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Limited numbers of international containers are trucked from Winnipeg and southern Manitoba to the BN in North Dakota and Minnesota.

Western Canadian grain is moved by truck to Plentywood, Montana for trans-shipment on the BN.

Figure 2-1b shows the IS highways, Figure 2-1c shows the NHS highways, and Figure 2-1d shows the NN highways in the western border region. The following table summarizes the mileage in each of the components of the U.S. road network under consideration in this case study.

Intertstate Highways

Highways on both NN and

Highways on NHS but not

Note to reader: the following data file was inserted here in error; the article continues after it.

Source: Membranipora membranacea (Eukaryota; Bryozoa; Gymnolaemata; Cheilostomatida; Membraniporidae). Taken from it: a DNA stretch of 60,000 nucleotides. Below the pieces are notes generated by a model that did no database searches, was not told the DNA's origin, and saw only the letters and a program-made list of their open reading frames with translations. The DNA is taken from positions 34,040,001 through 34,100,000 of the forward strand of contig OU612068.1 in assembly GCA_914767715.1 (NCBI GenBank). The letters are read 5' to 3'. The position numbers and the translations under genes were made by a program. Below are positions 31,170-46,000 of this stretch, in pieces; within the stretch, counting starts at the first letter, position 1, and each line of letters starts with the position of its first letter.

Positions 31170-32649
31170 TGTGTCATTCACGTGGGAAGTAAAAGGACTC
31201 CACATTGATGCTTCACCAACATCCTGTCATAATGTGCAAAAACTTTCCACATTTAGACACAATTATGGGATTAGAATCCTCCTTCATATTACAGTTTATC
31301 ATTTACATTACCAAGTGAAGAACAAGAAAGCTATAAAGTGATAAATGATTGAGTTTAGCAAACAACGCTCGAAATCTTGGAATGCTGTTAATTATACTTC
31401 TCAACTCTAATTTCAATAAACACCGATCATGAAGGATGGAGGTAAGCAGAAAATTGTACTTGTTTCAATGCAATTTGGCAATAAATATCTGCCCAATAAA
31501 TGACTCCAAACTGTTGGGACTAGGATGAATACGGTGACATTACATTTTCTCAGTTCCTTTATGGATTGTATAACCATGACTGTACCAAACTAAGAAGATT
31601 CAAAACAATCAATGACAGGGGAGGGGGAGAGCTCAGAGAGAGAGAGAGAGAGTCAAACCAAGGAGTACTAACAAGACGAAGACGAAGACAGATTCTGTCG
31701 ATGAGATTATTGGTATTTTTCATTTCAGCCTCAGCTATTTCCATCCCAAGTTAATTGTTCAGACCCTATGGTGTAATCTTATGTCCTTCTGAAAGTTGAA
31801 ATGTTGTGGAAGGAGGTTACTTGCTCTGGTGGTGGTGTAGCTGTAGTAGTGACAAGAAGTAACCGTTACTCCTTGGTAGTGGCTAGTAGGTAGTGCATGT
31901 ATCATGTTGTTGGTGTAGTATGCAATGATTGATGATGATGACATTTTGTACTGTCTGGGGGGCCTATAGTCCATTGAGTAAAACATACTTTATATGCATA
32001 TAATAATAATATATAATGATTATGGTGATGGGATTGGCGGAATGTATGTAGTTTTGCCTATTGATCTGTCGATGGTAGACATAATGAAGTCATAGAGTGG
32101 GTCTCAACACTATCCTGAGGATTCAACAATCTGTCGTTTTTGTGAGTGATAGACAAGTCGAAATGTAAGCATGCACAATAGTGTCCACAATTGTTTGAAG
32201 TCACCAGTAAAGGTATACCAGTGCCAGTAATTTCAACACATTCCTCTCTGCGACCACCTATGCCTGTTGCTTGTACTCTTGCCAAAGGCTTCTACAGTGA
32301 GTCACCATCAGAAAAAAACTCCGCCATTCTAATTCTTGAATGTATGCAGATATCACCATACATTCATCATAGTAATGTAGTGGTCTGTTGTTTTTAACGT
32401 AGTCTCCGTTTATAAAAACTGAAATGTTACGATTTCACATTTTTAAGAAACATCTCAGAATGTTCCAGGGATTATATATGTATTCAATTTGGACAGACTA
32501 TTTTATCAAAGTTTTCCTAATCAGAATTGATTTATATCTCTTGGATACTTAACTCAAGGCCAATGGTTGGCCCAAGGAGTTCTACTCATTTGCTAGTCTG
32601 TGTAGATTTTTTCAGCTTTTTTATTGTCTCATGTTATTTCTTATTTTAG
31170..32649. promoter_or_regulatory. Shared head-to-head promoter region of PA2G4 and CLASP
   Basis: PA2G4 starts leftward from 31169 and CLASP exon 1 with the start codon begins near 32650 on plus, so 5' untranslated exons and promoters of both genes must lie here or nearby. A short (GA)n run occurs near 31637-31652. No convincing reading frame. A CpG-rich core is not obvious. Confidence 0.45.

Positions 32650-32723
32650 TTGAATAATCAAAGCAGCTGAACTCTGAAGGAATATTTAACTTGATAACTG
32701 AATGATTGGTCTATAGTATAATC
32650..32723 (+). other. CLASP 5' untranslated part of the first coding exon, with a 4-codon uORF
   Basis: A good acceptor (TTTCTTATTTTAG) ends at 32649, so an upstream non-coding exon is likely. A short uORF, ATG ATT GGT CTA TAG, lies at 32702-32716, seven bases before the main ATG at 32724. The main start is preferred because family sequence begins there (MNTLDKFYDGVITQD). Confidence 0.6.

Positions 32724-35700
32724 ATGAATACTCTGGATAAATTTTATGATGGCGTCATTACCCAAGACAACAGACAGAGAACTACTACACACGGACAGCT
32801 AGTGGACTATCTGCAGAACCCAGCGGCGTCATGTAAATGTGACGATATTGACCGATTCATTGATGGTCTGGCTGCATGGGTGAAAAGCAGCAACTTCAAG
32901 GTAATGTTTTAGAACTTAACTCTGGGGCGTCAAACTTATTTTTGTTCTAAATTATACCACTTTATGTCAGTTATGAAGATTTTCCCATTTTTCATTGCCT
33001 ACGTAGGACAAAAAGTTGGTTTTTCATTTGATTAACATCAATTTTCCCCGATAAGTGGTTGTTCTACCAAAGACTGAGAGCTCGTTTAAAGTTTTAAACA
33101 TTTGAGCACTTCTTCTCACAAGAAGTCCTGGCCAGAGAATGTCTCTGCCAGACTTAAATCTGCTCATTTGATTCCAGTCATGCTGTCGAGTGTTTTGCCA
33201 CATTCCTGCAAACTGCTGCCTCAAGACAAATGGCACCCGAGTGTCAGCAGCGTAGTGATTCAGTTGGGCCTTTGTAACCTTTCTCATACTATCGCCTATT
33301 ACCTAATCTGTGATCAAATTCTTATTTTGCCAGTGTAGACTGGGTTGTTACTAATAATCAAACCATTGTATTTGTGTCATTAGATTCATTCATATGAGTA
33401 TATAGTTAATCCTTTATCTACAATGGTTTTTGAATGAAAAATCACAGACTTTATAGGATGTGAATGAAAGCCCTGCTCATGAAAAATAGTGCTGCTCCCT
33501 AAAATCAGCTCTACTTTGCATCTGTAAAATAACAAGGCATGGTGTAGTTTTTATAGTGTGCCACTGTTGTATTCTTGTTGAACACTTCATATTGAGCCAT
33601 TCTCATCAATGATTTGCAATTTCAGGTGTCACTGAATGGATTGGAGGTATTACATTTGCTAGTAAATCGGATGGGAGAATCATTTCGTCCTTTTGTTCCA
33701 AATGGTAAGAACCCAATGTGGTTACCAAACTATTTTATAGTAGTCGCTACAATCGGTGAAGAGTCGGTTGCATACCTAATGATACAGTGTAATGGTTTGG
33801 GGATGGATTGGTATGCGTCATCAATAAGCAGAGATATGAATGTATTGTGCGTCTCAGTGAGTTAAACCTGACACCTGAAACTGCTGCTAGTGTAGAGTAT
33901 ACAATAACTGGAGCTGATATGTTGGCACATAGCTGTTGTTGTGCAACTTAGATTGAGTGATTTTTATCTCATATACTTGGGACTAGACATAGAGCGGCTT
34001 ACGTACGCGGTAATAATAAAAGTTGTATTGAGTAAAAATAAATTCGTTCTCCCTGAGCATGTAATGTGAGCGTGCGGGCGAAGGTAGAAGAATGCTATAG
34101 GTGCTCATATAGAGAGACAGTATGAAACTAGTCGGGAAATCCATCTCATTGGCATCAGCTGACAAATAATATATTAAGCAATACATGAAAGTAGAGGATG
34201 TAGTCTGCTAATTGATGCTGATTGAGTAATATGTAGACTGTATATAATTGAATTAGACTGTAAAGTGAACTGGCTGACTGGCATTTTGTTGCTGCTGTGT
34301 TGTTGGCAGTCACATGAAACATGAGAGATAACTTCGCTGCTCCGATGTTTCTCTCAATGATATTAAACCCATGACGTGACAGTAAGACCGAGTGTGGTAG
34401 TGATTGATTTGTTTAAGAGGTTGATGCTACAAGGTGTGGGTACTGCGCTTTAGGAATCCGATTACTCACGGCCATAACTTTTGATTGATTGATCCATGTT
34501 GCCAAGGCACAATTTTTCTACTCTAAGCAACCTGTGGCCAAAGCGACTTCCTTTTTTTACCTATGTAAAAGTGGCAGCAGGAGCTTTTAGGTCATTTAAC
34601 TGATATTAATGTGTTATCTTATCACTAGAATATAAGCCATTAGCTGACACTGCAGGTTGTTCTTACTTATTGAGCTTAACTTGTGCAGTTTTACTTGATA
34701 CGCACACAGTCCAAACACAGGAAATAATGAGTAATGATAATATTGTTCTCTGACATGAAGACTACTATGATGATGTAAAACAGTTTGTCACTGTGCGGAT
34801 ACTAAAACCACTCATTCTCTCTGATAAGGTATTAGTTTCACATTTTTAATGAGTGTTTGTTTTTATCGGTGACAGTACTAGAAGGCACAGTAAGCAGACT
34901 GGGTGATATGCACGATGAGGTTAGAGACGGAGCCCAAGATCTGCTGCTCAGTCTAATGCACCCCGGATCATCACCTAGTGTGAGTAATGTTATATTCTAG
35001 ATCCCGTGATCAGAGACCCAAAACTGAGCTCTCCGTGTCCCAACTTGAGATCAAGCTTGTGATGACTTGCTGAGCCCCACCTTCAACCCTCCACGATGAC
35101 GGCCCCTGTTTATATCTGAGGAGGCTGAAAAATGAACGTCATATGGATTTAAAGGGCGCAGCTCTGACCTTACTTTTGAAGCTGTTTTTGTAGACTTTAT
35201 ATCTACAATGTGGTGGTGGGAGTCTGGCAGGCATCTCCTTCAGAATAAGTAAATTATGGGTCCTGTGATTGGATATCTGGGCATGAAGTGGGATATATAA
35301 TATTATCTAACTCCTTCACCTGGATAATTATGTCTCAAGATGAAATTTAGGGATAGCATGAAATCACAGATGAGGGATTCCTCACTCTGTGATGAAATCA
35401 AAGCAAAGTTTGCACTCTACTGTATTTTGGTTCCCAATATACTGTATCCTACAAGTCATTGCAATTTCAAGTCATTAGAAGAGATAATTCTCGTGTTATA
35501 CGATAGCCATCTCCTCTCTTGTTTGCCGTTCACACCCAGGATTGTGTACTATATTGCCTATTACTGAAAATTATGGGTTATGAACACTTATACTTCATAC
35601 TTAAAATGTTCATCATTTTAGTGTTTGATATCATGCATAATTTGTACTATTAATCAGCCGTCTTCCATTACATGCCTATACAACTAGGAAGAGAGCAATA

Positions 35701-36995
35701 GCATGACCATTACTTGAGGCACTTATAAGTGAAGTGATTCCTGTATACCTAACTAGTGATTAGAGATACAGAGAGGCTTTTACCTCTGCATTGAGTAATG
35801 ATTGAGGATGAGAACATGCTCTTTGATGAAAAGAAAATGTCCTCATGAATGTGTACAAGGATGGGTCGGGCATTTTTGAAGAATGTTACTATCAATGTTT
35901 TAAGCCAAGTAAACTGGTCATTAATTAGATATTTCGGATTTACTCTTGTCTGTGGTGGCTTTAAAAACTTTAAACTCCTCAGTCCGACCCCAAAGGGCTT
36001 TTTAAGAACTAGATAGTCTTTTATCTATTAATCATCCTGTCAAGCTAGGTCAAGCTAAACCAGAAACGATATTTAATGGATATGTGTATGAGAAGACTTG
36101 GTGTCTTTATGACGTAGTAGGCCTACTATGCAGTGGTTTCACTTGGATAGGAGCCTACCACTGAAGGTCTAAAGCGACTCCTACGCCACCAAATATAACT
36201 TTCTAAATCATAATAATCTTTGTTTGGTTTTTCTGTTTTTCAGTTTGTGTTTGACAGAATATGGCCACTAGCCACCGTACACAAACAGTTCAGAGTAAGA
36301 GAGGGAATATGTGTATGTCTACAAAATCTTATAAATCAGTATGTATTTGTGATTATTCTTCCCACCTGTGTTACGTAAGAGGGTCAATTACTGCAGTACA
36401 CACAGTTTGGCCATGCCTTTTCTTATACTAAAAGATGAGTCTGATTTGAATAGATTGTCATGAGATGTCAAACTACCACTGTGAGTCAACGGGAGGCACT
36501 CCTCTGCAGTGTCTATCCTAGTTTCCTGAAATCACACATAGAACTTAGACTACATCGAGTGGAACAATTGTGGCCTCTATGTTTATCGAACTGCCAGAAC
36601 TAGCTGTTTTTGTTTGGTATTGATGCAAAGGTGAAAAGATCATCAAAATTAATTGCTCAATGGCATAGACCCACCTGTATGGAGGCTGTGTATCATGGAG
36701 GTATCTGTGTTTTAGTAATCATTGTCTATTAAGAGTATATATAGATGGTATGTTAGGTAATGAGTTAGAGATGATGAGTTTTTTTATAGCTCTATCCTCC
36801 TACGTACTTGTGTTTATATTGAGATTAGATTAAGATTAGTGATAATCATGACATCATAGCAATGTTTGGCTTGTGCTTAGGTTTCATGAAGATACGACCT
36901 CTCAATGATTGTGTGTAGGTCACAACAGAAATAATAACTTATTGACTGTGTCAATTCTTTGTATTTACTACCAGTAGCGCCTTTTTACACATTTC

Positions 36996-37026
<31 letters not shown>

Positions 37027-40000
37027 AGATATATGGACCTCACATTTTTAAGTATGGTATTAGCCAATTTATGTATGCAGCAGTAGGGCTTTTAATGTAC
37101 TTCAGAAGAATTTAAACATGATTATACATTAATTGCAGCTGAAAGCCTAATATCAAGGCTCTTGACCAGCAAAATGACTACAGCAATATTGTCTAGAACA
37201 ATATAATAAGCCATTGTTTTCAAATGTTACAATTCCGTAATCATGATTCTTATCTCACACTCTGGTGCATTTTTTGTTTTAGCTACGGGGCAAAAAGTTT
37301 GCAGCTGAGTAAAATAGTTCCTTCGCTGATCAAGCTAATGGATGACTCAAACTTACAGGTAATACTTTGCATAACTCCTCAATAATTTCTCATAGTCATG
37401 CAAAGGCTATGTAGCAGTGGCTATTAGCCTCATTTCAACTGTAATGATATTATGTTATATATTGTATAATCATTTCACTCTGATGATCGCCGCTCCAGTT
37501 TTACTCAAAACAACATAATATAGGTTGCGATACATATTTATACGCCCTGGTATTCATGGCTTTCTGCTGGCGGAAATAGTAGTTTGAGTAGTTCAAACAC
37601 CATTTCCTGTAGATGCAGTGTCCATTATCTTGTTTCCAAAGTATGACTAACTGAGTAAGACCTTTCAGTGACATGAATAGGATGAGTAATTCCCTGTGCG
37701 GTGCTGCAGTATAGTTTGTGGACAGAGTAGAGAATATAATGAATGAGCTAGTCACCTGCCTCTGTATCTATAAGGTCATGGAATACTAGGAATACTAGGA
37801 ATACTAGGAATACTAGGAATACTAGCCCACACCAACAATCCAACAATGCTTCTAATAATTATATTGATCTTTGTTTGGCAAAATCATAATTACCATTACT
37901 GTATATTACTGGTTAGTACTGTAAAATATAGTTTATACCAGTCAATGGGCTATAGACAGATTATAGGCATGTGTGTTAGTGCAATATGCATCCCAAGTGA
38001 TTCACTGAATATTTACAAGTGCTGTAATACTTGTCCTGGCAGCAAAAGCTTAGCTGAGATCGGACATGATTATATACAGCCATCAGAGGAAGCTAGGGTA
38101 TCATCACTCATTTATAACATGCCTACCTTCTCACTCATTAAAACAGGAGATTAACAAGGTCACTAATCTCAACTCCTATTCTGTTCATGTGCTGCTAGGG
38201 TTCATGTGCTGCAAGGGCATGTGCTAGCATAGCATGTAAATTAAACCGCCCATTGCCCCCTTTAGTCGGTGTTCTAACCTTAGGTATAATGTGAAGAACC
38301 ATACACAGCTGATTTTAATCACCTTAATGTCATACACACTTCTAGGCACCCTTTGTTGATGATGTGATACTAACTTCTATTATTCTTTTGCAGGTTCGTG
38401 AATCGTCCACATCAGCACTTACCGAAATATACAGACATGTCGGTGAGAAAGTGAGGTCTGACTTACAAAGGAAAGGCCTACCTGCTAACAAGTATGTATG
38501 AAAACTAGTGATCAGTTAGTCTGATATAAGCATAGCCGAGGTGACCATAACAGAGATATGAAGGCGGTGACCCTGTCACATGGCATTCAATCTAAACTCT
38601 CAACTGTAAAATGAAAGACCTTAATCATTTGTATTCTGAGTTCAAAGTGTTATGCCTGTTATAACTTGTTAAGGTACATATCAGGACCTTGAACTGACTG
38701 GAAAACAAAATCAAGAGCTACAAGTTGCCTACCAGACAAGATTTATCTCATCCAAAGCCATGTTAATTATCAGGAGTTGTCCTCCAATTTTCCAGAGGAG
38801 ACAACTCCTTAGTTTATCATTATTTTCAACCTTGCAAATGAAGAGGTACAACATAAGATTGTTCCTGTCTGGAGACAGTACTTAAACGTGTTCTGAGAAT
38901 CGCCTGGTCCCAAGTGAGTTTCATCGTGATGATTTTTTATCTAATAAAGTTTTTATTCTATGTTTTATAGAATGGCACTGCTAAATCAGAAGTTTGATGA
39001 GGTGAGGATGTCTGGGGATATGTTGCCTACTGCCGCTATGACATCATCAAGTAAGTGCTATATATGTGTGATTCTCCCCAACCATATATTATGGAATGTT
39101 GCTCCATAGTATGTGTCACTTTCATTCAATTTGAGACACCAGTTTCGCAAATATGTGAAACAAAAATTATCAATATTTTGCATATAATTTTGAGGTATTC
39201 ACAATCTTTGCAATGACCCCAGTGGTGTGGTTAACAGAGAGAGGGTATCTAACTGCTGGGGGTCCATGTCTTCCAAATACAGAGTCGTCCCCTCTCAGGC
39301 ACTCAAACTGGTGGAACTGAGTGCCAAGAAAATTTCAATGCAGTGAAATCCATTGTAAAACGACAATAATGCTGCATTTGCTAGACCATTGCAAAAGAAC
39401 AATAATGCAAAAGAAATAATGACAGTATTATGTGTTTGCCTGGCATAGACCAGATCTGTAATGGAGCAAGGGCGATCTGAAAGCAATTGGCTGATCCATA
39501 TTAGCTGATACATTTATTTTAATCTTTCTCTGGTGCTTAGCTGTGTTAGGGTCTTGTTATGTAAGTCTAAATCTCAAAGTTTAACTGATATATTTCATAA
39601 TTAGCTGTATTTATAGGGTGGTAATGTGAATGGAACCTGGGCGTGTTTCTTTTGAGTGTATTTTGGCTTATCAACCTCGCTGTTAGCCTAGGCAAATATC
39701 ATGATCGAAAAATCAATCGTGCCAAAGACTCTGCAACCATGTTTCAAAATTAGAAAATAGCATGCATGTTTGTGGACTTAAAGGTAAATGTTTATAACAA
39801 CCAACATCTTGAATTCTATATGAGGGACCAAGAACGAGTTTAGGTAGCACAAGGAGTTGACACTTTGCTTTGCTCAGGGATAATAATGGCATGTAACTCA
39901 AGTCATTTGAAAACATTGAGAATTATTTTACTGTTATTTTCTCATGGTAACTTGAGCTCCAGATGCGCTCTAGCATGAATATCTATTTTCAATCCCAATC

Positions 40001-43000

Highways on NN but not

NHS (which include IS)

NN

NHS

State

Highway Mileage in the U.S. Road Network Under Consideration (Data prepared by D. Finkner, Office of Policy Development, FHWA)

Washington

762

Idaho

610

Montana

1,192

North Dakota

571

Minnesota

911

3,178

180

2,478

1,471

899

446

3,810

80

2,873

2,057

669

133

3,150

794

1,669

U.S.

45,074

111,644

49,629

65,478

2.2 Travel Time Comparisons

Figure 2-2 illustrates highway travel time contours from points in western Canada. It indicates that:

Truck travel times between western Canada and most of the U.S. west of the Ohio River and the southern section of the Mississippi River are less than travel times from western Canada to central Canada (Toronto) and east (Montreal and beyond).

Trucks leaving Winnipeg can be in Detroit, or Dallas, or Denver in less time than they can they can be in Toronto, Montreal or Vancouver. They can be at the Mexican border in an additional 7 hours of driving, and in Los Angeles or Monterey in an additional 12 to 15 hours.

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